A Guide to Delaware County’s Thriving Craft Culture from the New York Times
By Mimi Vu
On a rainy evening last month in the town of Andes, N.Y., a number of farmers and artisans convened for a harvest dinner. The venue was an 1850s Carpenter Gothic building that had, at various times, been a thriving corner store and a restaurant, but had since fallen into disrepair. There was no heat, no electricity, no kitchen to speak of — and yet the meal, organized by the artist Sean Scherer and the cider-makers Alex Wilson and Irene Hussey, was sumptuous. Produce from prominent local growers such as Lucky Dog Organic, Evans & Evans, Bovina Valley Farms and Burnett Farms was transformed with the help of ovens in a neighboring house, and the buffet boasted roast hens, chutneys, patés, cheeses and custard.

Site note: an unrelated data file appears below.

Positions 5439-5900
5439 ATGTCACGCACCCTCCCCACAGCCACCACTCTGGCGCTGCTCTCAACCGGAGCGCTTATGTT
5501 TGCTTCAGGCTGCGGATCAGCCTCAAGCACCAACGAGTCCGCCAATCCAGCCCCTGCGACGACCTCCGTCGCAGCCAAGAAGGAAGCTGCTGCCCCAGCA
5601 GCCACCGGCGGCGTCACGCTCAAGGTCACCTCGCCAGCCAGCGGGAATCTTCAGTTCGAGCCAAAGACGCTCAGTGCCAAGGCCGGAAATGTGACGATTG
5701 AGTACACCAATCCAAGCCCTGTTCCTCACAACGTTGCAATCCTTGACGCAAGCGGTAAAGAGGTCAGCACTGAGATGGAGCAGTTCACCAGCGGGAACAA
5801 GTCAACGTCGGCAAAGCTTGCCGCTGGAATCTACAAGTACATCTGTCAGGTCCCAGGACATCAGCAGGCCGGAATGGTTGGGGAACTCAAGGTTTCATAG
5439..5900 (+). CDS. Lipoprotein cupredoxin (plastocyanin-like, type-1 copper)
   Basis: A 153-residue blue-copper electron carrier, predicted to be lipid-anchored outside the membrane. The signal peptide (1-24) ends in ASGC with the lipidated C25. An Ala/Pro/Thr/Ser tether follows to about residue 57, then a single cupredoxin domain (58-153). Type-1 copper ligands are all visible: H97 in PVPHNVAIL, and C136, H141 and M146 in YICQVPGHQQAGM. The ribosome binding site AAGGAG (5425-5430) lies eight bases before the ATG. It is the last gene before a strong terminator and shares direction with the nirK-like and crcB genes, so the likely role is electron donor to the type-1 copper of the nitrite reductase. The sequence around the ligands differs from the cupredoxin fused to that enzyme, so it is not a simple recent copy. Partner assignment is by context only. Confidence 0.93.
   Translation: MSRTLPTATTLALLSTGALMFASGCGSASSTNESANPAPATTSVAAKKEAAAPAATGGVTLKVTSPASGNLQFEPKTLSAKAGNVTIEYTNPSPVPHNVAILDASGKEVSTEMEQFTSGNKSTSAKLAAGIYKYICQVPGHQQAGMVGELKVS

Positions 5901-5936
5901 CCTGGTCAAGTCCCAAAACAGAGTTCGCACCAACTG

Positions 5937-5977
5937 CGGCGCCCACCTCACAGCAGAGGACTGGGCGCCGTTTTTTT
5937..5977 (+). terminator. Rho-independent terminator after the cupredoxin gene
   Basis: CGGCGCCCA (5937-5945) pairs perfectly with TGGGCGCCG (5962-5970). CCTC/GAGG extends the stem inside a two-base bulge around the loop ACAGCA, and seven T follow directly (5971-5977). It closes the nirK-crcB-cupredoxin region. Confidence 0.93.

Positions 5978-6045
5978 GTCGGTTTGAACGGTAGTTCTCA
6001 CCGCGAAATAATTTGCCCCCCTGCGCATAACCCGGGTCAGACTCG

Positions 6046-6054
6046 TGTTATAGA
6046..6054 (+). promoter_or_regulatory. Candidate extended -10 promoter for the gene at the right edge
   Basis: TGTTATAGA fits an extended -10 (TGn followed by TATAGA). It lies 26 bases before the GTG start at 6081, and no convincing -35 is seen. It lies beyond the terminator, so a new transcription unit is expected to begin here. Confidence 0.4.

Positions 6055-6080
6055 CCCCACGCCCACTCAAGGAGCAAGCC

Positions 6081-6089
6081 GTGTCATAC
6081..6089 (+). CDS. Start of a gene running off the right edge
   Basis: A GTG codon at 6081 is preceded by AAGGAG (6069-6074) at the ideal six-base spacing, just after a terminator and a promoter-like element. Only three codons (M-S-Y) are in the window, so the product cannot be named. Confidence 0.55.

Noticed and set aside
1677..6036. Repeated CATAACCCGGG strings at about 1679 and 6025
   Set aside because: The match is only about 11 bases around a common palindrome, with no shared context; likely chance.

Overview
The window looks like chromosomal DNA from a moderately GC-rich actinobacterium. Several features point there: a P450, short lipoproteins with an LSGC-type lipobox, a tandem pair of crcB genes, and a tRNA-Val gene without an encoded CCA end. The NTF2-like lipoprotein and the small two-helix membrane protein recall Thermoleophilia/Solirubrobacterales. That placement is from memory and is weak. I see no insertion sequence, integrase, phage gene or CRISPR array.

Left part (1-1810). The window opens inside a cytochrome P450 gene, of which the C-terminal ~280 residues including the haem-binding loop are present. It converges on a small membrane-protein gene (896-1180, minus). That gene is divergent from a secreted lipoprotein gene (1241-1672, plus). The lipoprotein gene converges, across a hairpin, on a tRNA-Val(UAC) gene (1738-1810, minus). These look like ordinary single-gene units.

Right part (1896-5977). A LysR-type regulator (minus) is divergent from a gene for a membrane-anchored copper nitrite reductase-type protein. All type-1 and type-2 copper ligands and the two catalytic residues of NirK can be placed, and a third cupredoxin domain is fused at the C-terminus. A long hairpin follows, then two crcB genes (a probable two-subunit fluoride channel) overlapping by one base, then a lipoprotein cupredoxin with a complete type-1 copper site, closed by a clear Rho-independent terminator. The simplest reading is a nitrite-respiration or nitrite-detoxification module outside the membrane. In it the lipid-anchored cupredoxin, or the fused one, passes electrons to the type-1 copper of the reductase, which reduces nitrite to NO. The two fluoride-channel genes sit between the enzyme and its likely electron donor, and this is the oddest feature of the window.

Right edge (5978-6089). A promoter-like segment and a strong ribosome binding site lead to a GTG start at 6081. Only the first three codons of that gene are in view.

The event perfectly summed up the stalwart spirit of Delaware County, on the far western edge of the Catskills in the watershed that supplies New York City’s taps. This area has, in recent years, attracted a growing number of young people who are transforming its rolling dairy pastures and wildflower-dense meadows into a destination for foodies and adventurists alike. Despite the scant amenities — there is little cell reception, quality groceries can be hard to come by and subzero winter nights aren’t uncommon — a craft culture is blossoming there. Here, a guide to the artisans producing gorgeous products from the stubborn landscape.
Read the full New York Times piece here.